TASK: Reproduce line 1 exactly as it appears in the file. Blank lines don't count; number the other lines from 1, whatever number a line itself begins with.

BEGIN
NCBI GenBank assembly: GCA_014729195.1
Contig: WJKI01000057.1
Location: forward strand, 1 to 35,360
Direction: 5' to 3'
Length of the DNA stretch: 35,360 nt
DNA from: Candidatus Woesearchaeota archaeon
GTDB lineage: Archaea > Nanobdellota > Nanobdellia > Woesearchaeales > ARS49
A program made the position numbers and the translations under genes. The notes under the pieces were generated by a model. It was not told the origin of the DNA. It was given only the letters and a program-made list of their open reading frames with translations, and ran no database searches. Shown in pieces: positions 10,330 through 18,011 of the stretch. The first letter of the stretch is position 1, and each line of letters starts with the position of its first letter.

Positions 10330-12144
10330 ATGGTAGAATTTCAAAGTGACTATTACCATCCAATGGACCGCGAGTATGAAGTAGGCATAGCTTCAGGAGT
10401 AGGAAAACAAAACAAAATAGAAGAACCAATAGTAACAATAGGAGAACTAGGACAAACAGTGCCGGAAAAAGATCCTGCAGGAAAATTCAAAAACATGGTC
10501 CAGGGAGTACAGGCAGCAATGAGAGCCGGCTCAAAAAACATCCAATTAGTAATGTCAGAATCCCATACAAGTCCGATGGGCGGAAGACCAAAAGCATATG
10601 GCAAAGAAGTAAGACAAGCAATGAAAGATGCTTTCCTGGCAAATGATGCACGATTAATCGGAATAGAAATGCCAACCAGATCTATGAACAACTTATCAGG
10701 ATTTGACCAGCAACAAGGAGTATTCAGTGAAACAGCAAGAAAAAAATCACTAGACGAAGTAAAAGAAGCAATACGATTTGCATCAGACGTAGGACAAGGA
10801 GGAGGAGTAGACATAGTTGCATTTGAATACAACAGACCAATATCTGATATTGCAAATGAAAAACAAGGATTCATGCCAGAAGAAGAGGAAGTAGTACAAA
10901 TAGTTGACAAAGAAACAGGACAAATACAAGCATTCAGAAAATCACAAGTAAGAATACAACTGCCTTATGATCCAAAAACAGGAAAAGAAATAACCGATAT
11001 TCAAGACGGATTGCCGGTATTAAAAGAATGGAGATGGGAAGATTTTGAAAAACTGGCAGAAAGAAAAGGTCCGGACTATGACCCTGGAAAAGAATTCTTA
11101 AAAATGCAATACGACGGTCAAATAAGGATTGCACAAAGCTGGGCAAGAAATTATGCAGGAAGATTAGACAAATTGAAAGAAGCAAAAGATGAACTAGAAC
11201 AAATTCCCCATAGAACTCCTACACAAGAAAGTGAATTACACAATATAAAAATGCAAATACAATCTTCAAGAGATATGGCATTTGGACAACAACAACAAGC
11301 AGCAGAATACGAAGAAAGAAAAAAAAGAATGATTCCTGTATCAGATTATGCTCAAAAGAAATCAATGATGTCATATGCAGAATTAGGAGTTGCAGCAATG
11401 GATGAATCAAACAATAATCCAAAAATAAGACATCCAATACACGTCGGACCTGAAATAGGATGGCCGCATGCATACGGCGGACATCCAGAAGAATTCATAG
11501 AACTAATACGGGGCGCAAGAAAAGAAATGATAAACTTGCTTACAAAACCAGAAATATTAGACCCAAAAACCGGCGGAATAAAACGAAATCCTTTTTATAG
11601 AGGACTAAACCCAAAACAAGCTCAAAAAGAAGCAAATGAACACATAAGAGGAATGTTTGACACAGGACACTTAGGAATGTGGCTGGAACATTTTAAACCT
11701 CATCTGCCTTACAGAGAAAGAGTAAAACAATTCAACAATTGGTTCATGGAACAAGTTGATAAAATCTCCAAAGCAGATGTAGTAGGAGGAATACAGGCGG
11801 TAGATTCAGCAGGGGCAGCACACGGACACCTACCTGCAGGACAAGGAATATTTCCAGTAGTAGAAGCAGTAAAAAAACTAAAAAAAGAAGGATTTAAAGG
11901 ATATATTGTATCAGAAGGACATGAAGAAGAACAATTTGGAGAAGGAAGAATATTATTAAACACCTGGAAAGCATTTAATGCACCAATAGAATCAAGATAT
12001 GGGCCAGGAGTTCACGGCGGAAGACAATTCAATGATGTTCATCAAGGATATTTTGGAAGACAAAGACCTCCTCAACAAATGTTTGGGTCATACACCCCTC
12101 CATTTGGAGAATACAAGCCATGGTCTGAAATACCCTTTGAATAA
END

NCBI GenBank assembly: GCA_014729195.1